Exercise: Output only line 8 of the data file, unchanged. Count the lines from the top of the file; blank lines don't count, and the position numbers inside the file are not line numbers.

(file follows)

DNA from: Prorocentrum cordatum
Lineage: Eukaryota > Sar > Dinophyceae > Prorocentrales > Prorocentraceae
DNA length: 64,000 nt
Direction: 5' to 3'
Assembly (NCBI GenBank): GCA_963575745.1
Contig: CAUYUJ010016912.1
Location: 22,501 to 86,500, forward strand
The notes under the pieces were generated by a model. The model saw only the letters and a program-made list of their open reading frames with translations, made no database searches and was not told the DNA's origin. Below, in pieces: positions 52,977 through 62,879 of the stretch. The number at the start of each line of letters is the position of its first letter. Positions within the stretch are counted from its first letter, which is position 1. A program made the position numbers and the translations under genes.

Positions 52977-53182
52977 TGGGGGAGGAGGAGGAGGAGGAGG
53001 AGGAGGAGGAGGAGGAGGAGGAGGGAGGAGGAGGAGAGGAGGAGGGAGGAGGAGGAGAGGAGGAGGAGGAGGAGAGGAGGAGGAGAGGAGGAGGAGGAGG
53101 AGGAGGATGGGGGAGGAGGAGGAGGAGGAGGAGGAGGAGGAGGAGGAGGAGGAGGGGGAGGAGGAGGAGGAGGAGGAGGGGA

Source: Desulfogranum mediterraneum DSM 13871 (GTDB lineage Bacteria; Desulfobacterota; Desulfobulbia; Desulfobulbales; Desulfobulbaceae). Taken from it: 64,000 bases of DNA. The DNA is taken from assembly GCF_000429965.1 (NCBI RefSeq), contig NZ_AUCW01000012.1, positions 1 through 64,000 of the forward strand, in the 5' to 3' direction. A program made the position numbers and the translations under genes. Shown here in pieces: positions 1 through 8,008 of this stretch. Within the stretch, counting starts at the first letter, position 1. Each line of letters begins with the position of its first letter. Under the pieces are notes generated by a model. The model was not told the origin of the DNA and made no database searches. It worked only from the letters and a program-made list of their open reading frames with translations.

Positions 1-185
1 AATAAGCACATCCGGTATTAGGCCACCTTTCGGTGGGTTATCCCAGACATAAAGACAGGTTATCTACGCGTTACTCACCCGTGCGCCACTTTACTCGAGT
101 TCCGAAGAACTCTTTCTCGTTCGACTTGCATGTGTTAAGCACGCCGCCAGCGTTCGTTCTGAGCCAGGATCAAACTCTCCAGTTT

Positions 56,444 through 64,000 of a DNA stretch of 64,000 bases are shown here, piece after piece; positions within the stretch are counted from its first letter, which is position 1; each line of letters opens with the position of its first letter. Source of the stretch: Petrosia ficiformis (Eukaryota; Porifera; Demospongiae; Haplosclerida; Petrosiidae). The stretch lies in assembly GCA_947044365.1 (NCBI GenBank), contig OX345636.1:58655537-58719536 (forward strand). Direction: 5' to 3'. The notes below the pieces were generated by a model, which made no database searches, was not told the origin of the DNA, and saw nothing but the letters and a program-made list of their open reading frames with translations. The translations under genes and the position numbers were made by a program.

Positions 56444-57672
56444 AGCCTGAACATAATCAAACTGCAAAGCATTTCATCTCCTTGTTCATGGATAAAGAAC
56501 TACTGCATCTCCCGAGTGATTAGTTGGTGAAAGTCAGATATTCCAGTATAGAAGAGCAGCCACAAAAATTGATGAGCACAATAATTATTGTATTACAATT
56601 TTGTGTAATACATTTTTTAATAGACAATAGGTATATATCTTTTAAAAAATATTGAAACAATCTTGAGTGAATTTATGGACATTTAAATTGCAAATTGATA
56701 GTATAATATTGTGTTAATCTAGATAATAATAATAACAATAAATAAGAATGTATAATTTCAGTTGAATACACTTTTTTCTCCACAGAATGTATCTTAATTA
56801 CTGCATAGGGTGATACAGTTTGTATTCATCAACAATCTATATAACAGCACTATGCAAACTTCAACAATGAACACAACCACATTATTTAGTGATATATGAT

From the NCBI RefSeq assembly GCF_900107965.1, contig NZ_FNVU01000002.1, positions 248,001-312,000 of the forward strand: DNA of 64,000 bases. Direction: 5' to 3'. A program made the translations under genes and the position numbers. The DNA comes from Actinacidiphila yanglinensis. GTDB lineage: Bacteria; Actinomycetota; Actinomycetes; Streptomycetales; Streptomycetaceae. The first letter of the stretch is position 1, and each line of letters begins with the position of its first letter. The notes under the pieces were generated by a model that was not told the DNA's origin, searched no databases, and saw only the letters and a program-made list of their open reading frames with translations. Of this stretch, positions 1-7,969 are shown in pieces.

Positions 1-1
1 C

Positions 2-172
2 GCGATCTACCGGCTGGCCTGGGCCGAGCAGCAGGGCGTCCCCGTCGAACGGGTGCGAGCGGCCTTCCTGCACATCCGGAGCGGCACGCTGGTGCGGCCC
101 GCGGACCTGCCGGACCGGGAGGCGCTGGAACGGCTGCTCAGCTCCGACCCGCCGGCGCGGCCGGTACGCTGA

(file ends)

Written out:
The notes under the pieces were generated by a model. The model saw only the letters and a program-made list of their open reading frames with translations, made no database searches and was not told the DNA's origin. Below, in pieces: positions 52,977 through 62,879 of the stretch. The number at the start of each line of letters is the position of its first letter. Positions within the stretch are counted from its first letter, which is position 1. A program made the position numbers and the translations under genes.